Validity of BIA
Yes, your body needs some fat for energy storage and normal metabolic functions.
Our software includes several different collections of equations (called “equation sets”) to choose from, for calculating the body composition estimates. Some of these equation sets are labeled as being specific to a certain ethnicity or body type. These equation sets use equations for estimating body fat that were either developed in a study that only evaluated people of that group or were developed in a more general study but then were specifically validated for use in that group in a follow-up study.
In general, however, most people should be just fine using one of the more general-population equation sets like NHANES-III.
Yes, they include: cats, dogs, fish, cows, elk, seals, polar bears, grizzly bears, orangutans, pigs, lambs, moose, deer, rats and mice, to name just a few.
That being said, please keep in mind that RJL does not provide software or equations for body composition estimates for any species other than humans.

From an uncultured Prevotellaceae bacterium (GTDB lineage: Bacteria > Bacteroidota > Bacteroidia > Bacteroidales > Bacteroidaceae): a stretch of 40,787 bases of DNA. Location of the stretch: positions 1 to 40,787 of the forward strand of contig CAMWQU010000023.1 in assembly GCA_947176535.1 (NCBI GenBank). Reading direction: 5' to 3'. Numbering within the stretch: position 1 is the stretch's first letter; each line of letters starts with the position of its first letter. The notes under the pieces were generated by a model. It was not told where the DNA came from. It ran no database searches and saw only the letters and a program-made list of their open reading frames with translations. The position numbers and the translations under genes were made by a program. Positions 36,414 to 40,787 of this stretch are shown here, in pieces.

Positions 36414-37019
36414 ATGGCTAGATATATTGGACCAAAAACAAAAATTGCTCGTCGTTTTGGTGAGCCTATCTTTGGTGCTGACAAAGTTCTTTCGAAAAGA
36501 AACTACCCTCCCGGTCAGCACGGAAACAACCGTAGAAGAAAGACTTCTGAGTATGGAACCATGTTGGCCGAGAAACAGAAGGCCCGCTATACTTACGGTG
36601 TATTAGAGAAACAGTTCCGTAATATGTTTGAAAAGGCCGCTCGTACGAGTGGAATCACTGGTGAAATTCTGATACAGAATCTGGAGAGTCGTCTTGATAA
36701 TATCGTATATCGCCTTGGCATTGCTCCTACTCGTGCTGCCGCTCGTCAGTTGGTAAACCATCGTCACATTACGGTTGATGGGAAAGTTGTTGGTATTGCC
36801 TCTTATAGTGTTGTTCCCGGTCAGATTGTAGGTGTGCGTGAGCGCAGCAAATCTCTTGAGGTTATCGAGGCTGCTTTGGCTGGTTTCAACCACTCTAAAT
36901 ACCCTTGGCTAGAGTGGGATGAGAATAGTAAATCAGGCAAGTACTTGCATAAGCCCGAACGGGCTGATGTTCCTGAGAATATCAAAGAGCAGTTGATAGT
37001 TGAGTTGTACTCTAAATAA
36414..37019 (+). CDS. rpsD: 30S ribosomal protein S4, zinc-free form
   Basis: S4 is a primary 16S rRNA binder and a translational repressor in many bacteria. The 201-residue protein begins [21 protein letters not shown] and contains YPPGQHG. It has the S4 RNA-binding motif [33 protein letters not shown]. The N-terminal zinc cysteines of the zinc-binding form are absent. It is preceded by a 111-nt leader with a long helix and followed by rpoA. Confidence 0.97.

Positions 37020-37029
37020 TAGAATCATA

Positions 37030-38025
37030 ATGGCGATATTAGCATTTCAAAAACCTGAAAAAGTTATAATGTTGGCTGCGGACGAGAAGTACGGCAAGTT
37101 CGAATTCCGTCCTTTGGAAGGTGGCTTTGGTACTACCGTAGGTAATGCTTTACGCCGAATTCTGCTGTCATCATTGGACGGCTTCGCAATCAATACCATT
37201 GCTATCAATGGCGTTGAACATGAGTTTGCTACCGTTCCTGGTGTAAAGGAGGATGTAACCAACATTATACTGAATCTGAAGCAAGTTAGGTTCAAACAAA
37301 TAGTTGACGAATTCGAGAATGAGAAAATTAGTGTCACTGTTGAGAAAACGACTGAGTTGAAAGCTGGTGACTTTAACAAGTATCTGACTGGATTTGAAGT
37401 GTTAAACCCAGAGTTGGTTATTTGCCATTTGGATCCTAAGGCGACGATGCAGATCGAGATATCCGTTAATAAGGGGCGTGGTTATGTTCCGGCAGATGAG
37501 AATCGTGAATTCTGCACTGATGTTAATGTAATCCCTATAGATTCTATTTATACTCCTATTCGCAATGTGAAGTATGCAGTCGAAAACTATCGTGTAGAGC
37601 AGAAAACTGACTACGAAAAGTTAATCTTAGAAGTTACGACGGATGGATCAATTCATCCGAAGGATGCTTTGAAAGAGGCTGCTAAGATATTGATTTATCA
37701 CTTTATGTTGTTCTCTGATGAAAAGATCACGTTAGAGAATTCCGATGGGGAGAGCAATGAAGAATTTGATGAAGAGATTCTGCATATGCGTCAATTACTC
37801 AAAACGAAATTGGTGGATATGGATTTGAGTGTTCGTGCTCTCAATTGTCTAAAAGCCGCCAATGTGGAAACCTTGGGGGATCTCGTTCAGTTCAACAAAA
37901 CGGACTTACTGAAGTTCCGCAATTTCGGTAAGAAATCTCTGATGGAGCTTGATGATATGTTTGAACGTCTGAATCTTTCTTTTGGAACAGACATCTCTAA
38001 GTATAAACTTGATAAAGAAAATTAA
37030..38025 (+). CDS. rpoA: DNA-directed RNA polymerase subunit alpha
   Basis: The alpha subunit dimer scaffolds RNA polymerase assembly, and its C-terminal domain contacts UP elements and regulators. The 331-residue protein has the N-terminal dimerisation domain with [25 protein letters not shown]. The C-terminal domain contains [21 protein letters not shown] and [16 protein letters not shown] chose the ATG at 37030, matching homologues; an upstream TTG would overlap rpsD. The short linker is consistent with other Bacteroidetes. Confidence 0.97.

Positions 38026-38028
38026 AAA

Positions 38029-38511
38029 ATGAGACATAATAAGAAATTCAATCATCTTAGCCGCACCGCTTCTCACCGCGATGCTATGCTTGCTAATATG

To evaluate body composition in non-human species, you will need to find published equations that have been either developed or cross-validated for your study population and you will need to replicate the test protocol (including electrode site preparation, electrode type, and placement) used by the original researcher(s).
I have a client who just underwent gender reassignment surgery. Now the body composition estimates are drastically different than they were before. What gives?
There’s more to being male (or female) than just your genetalia.
As we grow, our gender affects how our bones, muscles, etc grow, and how fat is distributed throughout the body. Because of this, equation sets will typically use different formulas to estimate body composition based on gender.
When entering data for a person, you should always use their biological sex / gender, regardless of which gender they currently self-identify as.